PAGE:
What is Australian Art? How are we to understand its changing form and focus from the time of colonisation to the present? Through gallery visits and selected case studies, this unit will examine how contemporary artists, curators and writers are re-imagining and re-seeing the history of Australian art. Current and past exhibitions and collection displays will be explored alongside recent approaches to writing the history of Australian art.


Film Theory: Art, Industry, Culture ARHT6930

Dr Keith Broadfoot

The relation of film to industrial modernity is an ongoing issue for film theorists. With the advent of digital image processes and production the relation of art and industry has re-emerged with a new set of problems. How do we conceptualise the new forms? What theoretical and aesthetic language(s) do we draw on? And how best to rethink film in the face of rapid technological, formal and cultural change? These issues will be investigated via an examination of the history of film theory's attempts to formulate concepts adequate to the age of industrial modernity.


MUSEUM & HERITAGE STUDIES

Museum and Heritage Studies will equip you with a contextual understanding of core historical and theoretical developments in museum and heritage studies. You will learn the frameworks for managing collections and sites and develop a practical understanding of the modes of interpretation used in the museum and heritage sector. This degree offers a Capstone and Elective options in Industry Internships in partnership with leading institutions and consultancies across Sydney and beyond.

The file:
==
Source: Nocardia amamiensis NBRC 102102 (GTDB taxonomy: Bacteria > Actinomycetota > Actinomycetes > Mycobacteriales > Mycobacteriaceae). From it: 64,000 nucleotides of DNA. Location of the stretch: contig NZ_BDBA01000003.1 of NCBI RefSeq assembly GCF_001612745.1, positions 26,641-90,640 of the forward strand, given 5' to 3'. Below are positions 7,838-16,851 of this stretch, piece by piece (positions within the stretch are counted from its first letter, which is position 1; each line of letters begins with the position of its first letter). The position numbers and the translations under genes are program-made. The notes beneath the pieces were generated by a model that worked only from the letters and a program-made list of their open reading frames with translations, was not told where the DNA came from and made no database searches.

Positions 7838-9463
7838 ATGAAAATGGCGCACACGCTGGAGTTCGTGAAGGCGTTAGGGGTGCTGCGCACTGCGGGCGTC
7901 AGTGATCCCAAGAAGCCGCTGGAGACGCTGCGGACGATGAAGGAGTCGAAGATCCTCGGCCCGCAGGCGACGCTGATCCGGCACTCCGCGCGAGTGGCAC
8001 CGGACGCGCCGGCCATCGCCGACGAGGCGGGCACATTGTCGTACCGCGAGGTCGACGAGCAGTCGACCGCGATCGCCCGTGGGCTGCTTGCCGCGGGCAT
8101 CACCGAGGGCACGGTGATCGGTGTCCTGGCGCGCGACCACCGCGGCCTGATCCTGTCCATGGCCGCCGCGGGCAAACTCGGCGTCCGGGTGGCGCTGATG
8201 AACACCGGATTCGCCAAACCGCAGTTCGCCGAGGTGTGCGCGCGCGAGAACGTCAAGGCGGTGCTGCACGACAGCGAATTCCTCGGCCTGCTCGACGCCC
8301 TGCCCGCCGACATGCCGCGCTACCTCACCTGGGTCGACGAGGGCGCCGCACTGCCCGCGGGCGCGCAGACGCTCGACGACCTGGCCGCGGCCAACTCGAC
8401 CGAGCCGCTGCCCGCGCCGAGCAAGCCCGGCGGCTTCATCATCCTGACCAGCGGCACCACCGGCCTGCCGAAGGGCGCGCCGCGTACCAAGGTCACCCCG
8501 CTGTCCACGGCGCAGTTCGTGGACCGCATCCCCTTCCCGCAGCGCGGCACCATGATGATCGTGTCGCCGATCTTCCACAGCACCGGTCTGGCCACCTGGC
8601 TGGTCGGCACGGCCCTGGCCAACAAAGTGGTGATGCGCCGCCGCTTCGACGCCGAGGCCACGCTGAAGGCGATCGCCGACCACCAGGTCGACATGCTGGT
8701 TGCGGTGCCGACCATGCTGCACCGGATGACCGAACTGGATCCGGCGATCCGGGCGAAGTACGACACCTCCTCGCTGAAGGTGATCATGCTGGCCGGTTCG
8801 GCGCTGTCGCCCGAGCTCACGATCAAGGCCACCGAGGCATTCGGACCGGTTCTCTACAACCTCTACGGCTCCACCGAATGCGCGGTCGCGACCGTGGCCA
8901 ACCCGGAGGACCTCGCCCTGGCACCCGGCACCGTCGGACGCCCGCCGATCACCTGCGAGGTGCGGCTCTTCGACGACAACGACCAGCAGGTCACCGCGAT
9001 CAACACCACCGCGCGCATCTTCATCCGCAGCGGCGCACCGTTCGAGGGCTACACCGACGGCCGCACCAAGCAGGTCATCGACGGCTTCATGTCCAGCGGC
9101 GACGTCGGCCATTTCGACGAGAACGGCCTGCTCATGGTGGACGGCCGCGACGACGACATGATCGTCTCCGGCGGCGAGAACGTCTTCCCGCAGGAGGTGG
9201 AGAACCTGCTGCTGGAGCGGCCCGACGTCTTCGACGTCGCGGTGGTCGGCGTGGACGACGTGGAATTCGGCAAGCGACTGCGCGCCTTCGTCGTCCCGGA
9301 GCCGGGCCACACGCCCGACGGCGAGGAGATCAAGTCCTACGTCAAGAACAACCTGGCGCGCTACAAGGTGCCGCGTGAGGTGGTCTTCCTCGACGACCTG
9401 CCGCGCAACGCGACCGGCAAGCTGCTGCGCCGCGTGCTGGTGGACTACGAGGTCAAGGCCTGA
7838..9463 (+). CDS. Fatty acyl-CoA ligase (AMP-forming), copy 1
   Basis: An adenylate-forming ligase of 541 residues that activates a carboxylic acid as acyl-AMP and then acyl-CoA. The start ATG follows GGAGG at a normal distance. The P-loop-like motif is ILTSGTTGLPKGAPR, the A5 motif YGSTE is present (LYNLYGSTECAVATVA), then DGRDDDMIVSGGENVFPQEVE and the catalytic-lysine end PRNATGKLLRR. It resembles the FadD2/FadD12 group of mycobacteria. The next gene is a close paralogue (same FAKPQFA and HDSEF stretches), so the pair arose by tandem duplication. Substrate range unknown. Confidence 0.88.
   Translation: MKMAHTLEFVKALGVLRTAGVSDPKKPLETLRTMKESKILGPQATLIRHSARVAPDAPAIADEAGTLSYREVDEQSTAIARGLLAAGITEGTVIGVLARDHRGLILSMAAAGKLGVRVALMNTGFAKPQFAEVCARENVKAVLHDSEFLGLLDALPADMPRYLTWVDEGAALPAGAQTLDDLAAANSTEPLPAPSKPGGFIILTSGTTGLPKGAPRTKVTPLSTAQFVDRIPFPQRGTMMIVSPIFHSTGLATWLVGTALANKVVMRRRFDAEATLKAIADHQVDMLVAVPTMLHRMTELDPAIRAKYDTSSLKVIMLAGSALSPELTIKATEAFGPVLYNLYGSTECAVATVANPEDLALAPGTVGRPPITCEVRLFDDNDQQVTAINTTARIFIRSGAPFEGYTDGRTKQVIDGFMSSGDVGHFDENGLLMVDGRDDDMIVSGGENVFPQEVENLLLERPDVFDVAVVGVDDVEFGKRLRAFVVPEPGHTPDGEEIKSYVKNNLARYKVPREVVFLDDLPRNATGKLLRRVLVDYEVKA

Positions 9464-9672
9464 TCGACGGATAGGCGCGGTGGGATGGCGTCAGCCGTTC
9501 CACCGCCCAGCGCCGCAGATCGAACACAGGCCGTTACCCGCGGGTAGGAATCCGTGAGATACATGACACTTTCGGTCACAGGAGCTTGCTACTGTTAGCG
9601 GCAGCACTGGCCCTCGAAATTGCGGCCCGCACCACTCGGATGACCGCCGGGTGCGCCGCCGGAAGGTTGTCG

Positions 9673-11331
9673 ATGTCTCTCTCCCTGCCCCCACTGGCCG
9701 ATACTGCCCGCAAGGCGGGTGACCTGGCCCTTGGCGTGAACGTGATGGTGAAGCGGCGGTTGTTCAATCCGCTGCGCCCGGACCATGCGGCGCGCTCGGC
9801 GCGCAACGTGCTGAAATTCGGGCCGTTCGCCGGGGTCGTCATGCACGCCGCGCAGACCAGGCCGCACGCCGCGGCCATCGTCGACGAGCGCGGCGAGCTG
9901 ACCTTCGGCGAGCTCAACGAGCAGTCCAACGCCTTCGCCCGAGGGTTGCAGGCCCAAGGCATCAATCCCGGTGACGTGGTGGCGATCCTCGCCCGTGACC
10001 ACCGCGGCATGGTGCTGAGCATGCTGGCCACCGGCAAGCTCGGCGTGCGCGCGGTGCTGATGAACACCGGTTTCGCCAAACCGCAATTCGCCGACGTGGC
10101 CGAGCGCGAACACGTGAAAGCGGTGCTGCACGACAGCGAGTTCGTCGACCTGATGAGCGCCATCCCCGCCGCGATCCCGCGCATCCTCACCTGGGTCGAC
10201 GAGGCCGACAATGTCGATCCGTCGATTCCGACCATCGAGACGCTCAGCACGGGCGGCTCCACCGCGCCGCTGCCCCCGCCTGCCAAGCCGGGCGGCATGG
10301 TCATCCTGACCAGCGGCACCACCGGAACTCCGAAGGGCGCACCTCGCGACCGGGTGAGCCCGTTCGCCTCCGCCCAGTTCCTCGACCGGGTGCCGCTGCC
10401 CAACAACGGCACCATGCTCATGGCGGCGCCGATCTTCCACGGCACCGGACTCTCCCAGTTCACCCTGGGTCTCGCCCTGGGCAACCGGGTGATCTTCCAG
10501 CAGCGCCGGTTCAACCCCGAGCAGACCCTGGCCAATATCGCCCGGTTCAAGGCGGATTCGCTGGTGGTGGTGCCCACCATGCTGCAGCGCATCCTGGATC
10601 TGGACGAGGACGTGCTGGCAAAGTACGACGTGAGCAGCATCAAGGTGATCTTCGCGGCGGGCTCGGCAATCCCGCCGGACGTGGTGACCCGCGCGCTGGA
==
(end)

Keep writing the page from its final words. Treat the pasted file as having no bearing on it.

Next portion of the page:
SEMESTER 1

Museums and Heritage History and Theory MHST6901 CORE UNIT

Dr Chiara O'Reilly and Dr Charlotte Feakins

The historical, cultural and social roles of museums, heritage places and collections are the focus of contemporary debate. This unit examines the relationships between the production of cultural material, its management and display, and audience to understand museum and heritage sites as places of knowledge, politics and power. Current critical and theoretical perspectives incorporate ideas about the production, consumption, contestation and conservation of intangible values, identities, memories, cultural practices and different knowledge systems.


Managing Collection and Heritage Sites MHST6903 CORE UNIT

Dr Alex Burchmore

How museum collections and heritage places are managed and listed is a core function of cultural institutions. From global contexts, such as World Heritage, to national, regional and local museum collections and heritage lists, understanding how objects and places are documented, assessed, and registered is important for both museum and heritage practice. This unit introduces students to the theories and practices of collection and heritage management through current issues in the development, policy and maintenance of cultural collections and places.


Ethics of Cultural Property MUSM7035 SELECTIVE UNIT

Dr Anna Lawrenson

This unit tracks the ethical and political disputes surrounding the ownership, control and care of cultural property. It begins by establishing historical attitudes towards cultural property which are then compared to current attempts to protect cultural heritage and regulate its movement. In doing so it considers how, more recently, museums have entered into dialogues with source communities about restitution and repatriation, new methods of display and ongoing relationships. The unit analyses numerous Australian and international case studies in order to define current models of best practice.


Museums and the Digital MUSM7036 SELECTIVE UNIT

Dr Alex Burchmore